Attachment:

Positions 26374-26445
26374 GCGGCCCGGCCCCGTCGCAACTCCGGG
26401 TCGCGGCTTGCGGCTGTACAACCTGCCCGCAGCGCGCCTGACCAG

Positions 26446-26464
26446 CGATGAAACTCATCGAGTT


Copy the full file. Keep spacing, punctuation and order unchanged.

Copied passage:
Positions 26374-26445
26374 GCGGCCCGGCCCCGTCGCAACTCCGGG
26401 TCGCGGCTTGCGGCTGTACAACCTGCCCGCAGCGCGCCTGACCAG

Positions 26446-26464
26446 CGATGAAACTCATCGAGTT